I feel privileged to have stayed two nights at Germain Acogny’s JANT-BI Ecole des Sables. We travelled about 55km south of Point E in Dakar – from the Piscine Olympique Nationale where the Asiko group is based) – to the village of Toubab Dialaw, Senegal.
The sun throws gracefully on an arid landscape. Baobab trees, in austere majesty, firmly stand flaunting their thick sprawling limbs. Livestock graze freely on scattered vegetation – withered plants and dry grass on brown earth. Spongy rocks – debris from a volcanic eruption sometime in the history of this area – protrude from the ground suffocating plant life around them. 1km into the village is The Jant-Bi Ecole des Sables – the international village for cultural exchange through dance.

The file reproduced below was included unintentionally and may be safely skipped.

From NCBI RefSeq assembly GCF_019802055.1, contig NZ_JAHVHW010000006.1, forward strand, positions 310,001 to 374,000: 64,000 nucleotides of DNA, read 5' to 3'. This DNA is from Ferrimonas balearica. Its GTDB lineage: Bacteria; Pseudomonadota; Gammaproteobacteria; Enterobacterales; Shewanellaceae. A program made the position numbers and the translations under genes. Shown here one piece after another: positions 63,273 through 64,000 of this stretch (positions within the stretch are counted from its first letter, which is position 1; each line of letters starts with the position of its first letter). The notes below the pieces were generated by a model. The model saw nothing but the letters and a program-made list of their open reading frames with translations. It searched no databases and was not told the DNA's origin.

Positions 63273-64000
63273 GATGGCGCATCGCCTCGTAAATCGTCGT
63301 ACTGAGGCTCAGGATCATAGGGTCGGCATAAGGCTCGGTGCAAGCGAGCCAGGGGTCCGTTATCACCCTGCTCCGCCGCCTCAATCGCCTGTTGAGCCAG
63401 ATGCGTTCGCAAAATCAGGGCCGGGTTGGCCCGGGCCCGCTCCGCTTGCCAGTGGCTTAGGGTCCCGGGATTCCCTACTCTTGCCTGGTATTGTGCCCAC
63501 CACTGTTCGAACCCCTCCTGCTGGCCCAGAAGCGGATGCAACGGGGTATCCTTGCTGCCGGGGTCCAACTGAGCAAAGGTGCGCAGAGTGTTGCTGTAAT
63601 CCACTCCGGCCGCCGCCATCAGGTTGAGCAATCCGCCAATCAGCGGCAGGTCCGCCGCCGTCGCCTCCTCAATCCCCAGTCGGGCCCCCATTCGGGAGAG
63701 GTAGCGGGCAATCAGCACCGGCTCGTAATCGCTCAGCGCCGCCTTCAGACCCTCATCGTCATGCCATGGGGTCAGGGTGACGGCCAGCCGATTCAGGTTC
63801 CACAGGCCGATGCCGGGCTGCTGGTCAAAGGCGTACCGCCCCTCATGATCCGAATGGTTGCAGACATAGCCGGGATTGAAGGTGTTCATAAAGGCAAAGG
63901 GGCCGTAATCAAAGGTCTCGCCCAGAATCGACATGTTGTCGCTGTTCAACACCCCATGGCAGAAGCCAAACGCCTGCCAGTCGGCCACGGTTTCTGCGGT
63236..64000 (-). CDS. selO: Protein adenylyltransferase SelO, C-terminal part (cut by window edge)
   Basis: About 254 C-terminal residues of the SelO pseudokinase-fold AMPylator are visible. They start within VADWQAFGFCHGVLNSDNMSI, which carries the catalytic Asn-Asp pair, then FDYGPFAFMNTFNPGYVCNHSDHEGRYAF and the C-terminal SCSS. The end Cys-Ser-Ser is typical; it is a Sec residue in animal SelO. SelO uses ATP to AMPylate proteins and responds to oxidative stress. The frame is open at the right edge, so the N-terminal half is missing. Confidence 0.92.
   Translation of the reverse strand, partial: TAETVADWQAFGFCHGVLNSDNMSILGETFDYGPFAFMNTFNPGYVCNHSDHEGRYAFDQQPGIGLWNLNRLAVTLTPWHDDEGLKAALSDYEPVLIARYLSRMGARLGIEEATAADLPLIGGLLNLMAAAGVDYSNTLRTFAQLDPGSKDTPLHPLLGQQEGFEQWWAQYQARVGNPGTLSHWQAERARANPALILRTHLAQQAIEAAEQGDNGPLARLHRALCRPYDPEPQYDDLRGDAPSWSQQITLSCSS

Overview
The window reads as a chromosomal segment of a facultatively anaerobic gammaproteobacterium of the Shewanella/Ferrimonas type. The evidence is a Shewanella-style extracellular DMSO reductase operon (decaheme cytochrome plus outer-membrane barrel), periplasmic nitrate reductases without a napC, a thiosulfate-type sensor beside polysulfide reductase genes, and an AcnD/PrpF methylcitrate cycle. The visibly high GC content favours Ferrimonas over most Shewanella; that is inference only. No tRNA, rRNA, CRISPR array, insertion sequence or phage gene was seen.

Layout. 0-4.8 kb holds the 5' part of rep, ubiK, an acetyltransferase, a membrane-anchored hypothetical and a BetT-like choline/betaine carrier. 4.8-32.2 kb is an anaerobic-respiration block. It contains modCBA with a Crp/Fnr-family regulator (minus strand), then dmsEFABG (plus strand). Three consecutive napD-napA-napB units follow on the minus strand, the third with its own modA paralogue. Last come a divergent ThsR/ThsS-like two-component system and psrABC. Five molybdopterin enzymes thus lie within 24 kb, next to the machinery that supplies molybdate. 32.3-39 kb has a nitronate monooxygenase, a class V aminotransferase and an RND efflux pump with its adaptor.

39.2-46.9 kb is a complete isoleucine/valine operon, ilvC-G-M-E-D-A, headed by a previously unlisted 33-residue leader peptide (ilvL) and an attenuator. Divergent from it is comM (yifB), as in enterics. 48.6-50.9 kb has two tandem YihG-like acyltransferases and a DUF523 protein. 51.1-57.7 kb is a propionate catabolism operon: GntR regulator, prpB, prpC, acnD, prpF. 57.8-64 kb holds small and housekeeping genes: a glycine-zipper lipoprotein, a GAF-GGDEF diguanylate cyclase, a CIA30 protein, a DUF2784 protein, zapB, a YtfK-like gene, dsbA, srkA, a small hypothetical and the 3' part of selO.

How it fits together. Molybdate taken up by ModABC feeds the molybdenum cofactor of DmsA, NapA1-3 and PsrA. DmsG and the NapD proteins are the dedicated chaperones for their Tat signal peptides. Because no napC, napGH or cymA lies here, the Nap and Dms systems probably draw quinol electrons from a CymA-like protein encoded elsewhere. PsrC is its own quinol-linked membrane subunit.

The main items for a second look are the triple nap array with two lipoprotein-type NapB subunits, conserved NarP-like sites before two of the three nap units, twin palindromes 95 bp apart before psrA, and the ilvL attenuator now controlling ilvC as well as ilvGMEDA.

The environment and architecture of the Ecole is an unexpected pleasure. While here, my knowledge and experience in the built environment was radically altered. I formed a seamless transition in my movement through space i.e. moving through the barn, the bedroom (mud buildings referred to as ‘villages’), the outdoor bathroom, the dance studios, and the kitchen etc felt like there were no physical objects/boundaries – walls, buildings – between them. It all felt like a series of physically (and more interestingly, logically) coherent elements arranged in an environment—there was a sense of …continued